Why is it that we humans so easily develop negative images of people unlike us? We seem to be predisposed to have prejudicial perceptions of the other: people of a different color, religion, politics, etc. We seem to be quite ready to believe the worst about “those people.” With minimal information about them we leap to conclusions that they are “bad guys,” and then require mountains of positive data to turn our impressions around, in order to look upon them favorably.
This propensity for negative stereotyping is a serious problem in society, especially as social media and biased websites feed us prejudicial beliefs. Society has become increasingly polarized, as people become swayed by these negative images. Why can't we be kinder to each other?
Some recent research sheds a little light on the issue. The findings of sophisticated brain scans conclusively show that our brain responds more strongly and quickly to information about groups who are portrayed unfavorably, than it does about people we like and view favorably. The researchers were not trying to examine existing built-in prejudices of the subjects tested, but instead created new negative feelings about some previously neutral object and then watched what happened in the brain, in order to gain knowledge of what is going on in there.
What they found is that activity in the anterior temporal pole (ATP) occurred when subjects were fed prejudiced information about an object or person. As the negative information was repeated, ATP activity gradually increased—reinforcing the created bias. In contrast, when a test subject was informed that a “bad person” had done something good, the ATP was quiet. Similarly, when the subject was given information about “good people,” the ATP was also quiet.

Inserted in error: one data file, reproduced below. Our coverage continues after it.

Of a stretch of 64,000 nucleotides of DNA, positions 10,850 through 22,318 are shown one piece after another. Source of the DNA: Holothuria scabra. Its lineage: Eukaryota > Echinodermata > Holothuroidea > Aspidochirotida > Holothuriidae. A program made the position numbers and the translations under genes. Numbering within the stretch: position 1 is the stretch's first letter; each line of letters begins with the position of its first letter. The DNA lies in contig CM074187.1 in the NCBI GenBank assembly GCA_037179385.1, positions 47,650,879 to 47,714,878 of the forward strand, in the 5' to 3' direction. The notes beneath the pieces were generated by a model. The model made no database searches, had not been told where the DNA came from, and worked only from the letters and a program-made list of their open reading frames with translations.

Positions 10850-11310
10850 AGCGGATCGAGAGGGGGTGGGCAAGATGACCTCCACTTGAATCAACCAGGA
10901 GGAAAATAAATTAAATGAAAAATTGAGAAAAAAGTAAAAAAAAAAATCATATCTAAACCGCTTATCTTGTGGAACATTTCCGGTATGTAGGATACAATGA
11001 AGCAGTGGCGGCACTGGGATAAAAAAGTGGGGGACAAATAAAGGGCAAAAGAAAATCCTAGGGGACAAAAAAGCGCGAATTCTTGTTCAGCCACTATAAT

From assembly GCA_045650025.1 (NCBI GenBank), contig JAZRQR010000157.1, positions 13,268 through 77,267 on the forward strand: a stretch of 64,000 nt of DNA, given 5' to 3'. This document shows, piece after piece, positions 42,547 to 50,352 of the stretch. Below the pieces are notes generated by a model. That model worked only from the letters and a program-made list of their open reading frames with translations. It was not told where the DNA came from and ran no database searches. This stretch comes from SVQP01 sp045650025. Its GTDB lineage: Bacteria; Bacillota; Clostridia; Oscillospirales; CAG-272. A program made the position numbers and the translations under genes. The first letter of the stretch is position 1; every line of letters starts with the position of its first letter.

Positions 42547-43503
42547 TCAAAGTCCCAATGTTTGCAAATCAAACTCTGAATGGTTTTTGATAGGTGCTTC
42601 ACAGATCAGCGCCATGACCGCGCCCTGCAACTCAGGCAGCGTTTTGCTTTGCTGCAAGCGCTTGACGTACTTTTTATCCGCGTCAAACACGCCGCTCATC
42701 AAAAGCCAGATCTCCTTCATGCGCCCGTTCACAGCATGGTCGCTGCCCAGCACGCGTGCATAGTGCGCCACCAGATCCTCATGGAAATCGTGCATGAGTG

Interestingly, for these two latter situations—while the ATP was inactive—the prefrontal cortex (PFC) of the subject became activated. This is the part of the brain where higher-level cognitive functioning occurs. So, while the ATP seems to be involved in knee-jerk prejudicial thinking, when we respond more positively, we seem to use the analyzing skills of the PFC to counter our bias. It seems that we need to consciously work on seeing the positive.
This research, as is true for much scientific research, does a neat job of answering the “How?” question. But why do we react so intolerably? It seems that the reason is most likely the result of evolution. Here's the process: Our brain uses many tricks to simplify its job. Every second, our senses bombard the brain with mountains of information. In order not to become swamped, the brain cleverly simplifies and abbreviates this information. One of the simplifying tricks the brain does is to cluster people into groups, since it cuts down on the amount of data that the brain must process. Long ago, when we lived in small bands, it was advantageous for us to automatically lean toward classifying the “other” (say, someone in another tribe) negatively—it was safer to do so. Better to think that that guy I meet out in the bush means harm to me—especially if he looks weird—and take defensive action. To do so, I might live another day, especially if he is threatening.
This predilection to look unfavorably on the “other” may have been once useful for survival in that simple world. It's not so useful today, when we have societal mechanisms in place to better insure that people behave and that the “other” may turn out to be a pretty good guy after all. Maybe it's time we exercised our introspective prefrontal cortex more and let our knee-jerk anterior temporal pole relax.